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Pakistan’s protest preacher

January 16th, 2013
07:23 PM ET
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Pakistani FM discusses political turmoil

Pakistani Foreign Minister Hina Rabbani Khar discusses her country's political turmoil with CNN's Christiane Amanpour.

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Pakistan's protest preacher

Islamic cleric Muhammad Tahir ul-Qadri discusses the protests he is leading in Pakistan with CNN's Christiane Amanpour.

Pakistan revolution or political theater? 

 By Samuel Burke, CNN

Every time the world’s attention turns to Pakistan, it seems like another wheel has fallen off the bus.

The country is seeing a new wave of suicide bombings and Taliban threats, while new tensions with neighboring India have arisen once again over Kashmir.

Last week brought some of Pakistan’s worst-ever sectarian violence. In just one day a series of bomb blasts killed nearly 100 people in a predominantly Shiite neighborhood.

Now a fiery Islamic preacher is drawing large crowds of protestors with his calls to fight Pakistan’s endemic corruption.

Muhammad Tahir ul-Qadri gained prominence with his fatwa against terrorism in 2010.

Last month, massive crowds in Pakistan followed the 61-year-old cleric from Lahore to Islamabad. Now,  tens of thousands of followers  are  camped out around him at the doorstep of the country’s parliament.

Speaking to CNN’s Christiane Amanpour  on Wednesday from the bulletproof container from which he preaches, ul-Qadri said that his aim is to make the democratic process more “free and fair.”

He denied accusations that he is putting Pakistan’s upcoming elections in jeopardy, saying that this is “the most appropriate time” for him to take up his cause.

The country is poised for its first-ever democratic handover of power from one civilian government to another.

Ul-Qadri also denied allegations about the opaque source of his funding. In addition to his protests, commercials with his image are running on Pakistani television. Many suspect he is backed by the military.

“I have no connection with the military establishment,” he said indignantly.

Pakistani Foreign Minister Hina Rabbani Khar dismissed ul-Qadri as a “non entity” in a separate interview with Amanpour on Wednesday.

“30,000 people is no big deal,” Khar told Amanpour. Pakistan has a population of over 176 million people.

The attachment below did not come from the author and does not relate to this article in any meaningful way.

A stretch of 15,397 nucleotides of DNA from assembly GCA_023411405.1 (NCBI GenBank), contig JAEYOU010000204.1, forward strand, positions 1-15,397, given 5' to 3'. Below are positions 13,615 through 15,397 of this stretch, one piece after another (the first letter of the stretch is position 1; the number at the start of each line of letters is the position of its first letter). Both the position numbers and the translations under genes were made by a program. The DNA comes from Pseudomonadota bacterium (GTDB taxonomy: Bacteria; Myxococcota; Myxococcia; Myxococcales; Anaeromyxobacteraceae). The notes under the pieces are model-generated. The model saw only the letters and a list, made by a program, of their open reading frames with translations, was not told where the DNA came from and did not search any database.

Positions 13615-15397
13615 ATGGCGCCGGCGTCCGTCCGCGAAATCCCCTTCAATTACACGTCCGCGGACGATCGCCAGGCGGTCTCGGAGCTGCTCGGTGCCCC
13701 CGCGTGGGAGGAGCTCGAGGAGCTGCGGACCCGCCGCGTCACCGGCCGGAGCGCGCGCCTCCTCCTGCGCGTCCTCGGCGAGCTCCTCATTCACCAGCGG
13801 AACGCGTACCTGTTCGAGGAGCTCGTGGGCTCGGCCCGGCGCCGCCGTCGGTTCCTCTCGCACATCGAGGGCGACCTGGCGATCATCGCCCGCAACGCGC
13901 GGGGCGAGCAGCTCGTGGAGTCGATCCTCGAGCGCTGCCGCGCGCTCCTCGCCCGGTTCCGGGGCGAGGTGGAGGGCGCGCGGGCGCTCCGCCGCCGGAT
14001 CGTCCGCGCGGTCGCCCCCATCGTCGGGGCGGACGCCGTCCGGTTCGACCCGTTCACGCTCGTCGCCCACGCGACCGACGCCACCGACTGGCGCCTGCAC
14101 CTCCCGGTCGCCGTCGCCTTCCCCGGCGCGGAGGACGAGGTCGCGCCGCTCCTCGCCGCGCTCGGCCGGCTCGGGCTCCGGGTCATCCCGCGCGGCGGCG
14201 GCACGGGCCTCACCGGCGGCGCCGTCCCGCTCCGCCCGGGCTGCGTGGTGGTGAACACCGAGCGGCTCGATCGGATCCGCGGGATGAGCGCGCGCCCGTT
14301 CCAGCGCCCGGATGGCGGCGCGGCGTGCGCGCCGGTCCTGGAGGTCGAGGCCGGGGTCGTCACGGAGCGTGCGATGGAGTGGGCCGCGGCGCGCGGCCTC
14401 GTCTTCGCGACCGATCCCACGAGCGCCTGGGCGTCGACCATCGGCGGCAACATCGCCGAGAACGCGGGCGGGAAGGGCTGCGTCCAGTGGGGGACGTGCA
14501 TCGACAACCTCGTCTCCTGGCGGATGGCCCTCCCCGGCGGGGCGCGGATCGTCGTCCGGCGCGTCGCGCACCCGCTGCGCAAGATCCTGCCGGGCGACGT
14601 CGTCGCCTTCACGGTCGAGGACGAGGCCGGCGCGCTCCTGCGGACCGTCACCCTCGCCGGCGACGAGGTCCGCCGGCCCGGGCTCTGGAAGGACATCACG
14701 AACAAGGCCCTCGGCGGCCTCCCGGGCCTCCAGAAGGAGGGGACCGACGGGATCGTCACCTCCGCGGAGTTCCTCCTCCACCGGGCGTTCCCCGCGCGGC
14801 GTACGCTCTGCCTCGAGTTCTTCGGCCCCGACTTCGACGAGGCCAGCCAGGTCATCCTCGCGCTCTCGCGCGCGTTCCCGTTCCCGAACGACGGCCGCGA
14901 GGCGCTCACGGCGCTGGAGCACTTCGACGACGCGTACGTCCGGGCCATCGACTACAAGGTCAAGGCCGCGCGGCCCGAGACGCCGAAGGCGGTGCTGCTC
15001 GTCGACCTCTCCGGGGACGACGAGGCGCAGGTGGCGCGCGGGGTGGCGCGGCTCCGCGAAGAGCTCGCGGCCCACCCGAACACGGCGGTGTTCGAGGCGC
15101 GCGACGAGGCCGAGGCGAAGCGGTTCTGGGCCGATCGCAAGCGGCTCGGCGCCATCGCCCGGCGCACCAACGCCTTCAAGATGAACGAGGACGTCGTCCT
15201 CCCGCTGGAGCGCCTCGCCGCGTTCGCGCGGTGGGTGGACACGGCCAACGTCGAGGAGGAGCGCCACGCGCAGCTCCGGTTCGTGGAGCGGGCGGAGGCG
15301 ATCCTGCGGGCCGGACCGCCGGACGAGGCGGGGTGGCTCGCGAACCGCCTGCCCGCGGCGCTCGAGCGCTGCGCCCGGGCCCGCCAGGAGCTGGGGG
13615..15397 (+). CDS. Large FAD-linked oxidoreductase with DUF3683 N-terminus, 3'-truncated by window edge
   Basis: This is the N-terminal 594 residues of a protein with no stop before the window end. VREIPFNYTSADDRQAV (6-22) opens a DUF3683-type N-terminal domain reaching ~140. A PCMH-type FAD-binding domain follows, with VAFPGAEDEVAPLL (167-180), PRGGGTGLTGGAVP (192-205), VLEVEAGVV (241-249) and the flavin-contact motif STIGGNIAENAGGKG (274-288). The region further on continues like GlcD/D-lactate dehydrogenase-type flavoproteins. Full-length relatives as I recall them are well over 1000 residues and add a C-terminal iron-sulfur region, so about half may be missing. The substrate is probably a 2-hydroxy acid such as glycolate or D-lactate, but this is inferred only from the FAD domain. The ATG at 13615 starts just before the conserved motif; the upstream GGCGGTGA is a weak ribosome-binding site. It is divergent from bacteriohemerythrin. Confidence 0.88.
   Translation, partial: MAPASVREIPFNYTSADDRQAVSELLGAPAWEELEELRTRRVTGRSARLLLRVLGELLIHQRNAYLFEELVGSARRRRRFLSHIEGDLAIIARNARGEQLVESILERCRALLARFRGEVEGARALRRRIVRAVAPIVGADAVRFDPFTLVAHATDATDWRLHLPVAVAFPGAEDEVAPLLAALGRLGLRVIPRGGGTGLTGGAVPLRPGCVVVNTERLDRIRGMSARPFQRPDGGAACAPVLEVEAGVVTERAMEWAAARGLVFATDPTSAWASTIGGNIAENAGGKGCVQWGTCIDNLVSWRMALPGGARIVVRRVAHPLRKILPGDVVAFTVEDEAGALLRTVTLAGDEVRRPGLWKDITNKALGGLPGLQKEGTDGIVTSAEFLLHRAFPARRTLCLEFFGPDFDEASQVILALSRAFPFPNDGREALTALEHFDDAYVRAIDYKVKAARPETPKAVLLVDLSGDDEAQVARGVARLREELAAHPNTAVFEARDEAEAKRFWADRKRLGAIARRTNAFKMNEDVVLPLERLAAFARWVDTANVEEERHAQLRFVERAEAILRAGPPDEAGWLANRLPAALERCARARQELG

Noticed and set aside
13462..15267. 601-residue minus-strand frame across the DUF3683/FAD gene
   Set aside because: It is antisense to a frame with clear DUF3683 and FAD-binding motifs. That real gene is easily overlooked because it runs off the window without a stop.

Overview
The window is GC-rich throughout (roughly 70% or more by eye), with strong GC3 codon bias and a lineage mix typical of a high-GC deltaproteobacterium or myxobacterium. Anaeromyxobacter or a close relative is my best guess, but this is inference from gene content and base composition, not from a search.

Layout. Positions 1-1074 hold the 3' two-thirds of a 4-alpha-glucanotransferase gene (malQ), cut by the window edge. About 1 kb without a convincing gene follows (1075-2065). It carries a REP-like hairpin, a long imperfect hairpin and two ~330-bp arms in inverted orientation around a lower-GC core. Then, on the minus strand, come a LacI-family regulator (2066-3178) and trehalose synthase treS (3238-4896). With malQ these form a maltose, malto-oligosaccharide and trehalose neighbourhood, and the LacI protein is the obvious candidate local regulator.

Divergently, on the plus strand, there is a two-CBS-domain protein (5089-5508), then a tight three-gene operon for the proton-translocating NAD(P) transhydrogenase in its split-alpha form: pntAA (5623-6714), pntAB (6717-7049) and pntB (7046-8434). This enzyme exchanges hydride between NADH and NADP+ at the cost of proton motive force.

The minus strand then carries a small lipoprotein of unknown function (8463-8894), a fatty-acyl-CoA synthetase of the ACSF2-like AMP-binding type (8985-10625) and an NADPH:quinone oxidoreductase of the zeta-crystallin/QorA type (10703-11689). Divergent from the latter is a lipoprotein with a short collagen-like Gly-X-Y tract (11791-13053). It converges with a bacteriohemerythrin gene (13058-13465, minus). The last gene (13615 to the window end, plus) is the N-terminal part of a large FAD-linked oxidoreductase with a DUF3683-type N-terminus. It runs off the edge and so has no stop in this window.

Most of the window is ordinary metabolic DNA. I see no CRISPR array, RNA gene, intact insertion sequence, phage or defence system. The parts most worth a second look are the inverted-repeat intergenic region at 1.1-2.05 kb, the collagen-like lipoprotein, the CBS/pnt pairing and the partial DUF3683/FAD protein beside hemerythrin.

She acknowledged that corruption is a concern for the government, but said ul-Qadri lacks credibility.

“This character has launched himself in Pakistan to deliver the Pakistanis from their own elected leaders,” she said.

Khar said that a date for elections will be called before March 16, and then occur some 60 to 90 days after.

Khar also expressed uncertainty about the source of ul-Qadri’s funding, but pointed out that the military issued a statement distancing itself from him.

“There are all sorts of conspiracy theories about him, but he does have an organization which is very well organized,” Khar said.

She does not think, however, that a coup is likely, despite the attention on ul-Qadri.

“That would be the worst case-scenario,” she told Amanpour. “I would not worry about it because Pakistan has now become a civil society.”

India and Pakistan’s border

There has been a recent outbreak of border violence and military tensions over Kashmir, but it appears that one of the worst flare-ups since a ceasefire was signed nine years ago might now deescalate.

“The best way to deal with this – rather than raising the rhetoric and any sort of negative commentary – is for a political-level discussion,” Khar told Amanpour. “I am open to dialogue with the Foreign Minister of India. I invite him for a dialogue at the political level so we can resolve the cross-LoC (line of control) issue, the crossfire issue, and to ensure that we continue to respect the ceasefire. This is crucial.”

Constant attacks against Shiite minority

Human Rights Watch says more than 400 Shiites were slaughtered in 2012.

In the most recent attacks against Shiites, the victims’ families refused to bury their dead until the government addressed their concerns.

“The government needs to step up the game. There’s no question about it,” Khar said, but stressed that tensions between Shiite and Sunni are not as deeply rooted in Pakistan as they are in other Muslim countries.

“In my school, in the parliament, in my workplace I don’t know who is Shiia or Sunni. For the broad majority of Pakistanis this is not an issue – ethnicity is not an issue. However there are these fringe elements who will try and make it an issue and create chaos through it,”

Khar said that the government needs to give the minority group additional protection, adding that the focus will be to go after the groups that are attacking the Shiite minority.

Pakistani leader meets protesting families of bombing victims

CNN’s Juliet Fuisz produced this piece for television.


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